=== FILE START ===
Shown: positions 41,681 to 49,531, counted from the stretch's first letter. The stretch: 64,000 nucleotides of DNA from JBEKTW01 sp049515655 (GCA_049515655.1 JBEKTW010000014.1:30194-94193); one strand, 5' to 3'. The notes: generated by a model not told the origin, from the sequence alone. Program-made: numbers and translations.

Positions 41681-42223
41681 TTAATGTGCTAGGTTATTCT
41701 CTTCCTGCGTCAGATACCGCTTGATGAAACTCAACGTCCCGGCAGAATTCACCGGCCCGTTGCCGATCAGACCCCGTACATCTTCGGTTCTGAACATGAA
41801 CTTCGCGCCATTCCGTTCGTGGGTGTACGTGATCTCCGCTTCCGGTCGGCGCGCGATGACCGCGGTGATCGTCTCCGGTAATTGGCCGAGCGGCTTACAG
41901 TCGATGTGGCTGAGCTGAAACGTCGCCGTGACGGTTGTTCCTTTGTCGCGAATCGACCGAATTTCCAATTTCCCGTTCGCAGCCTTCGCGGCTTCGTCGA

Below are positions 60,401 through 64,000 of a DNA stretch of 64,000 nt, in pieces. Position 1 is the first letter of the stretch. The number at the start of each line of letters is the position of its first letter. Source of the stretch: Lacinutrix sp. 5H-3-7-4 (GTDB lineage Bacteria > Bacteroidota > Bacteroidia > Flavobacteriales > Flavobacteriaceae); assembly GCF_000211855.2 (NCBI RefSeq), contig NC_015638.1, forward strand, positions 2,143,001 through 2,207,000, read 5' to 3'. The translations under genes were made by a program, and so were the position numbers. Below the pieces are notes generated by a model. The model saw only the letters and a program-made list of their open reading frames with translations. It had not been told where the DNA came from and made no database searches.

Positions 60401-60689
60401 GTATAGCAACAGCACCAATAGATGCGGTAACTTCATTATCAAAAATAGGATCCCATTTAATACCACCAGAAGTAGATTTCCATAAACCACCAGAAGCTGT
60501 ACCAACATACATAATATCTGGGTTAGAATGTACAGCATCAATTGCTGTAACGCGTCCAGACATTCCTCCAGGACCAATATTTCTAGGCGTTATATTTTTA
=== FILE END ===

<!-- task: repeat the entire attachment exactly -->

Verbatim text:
Shown: positions 41,681 to 49,531, counted from the stretch's first letter. The stretch: 64,000 nucleotides of DNA from JBEKTW01 sp049515655 (GCA_049515655.1 JBEKTW010000014.1:30194-94193); one strand, 5' to 3'. The notes: generated by a model not told the origin, from the sequence alone. Program-made: numbers and translations.

Positions 41681-42223
41681 TTAATGTGCTAGGTTATTCT
41701 CTTCCTGCGTCAGATACCGCTTGATGAAACTCAACGTCCCGGCAGAATTCACCGGCCCGTTGCCGATCAGACCCCGTACATCTTCGGTTCTGAACATGAA
41801 CTTCGCGCCATTCCGTTCGTGGGTGTACGTGATCTCCGCTTCCGGTCGGCGCGCGATGACCGCGGTGATCGTCTCCGGTAATTGGCCGAGCGGCTTACAG
41901 TCGATGTGGCTGAGCTGAAACGTCGCCGTGACGGTTGTTCCTTTGTCGCGAATCGACCGAATTTCCAATTTCCCGTTCGCAGCCTTCGCGGCTTCGTCGA

Below are positions 60,401 through 64,000 of a DNA stretch of 64,000 nt, in pieces. Position 1 is the first letter of the stretch. The number at the start of each line of letters is the position of its first letter. Source of the stretch: Lacinutrix sp. 5H-3-7-4 (GTDB lineage Bacteria > Bacteroidota > Bacteroidia > Flavobacteriales > Flavobacteriaceae); assembly GCF_000211855.2 (NCBI RefSeq), contig NC_015638.1, forward strand, positions 2,143,001 through 2,207,000, read 5' to 3'. The translations under genes were made by a program, and so were the position numbers. Below the pieces are notes generated by a model. The model saw only the letters and a program-made list of their open reading frames with translations. It had not been told where the DNA came from and made no database searches.

Positions 60401-60689
60401 GTATAGCAACAGCACCAATAGATGCGGTAACTTCATTATCAAAAATAGGATCCCATTTAATACCACCAGAAGTAGATTTCCATAAACCACCAGAAGCTGT
60501 ACCAACATACATAATATCTGGGTTAGAATGTACAGCATCAATTGCTGTAACGCGTCCAGACATTCCTCCAGGACCAATATTTCTAGGCGTTATATTTTTA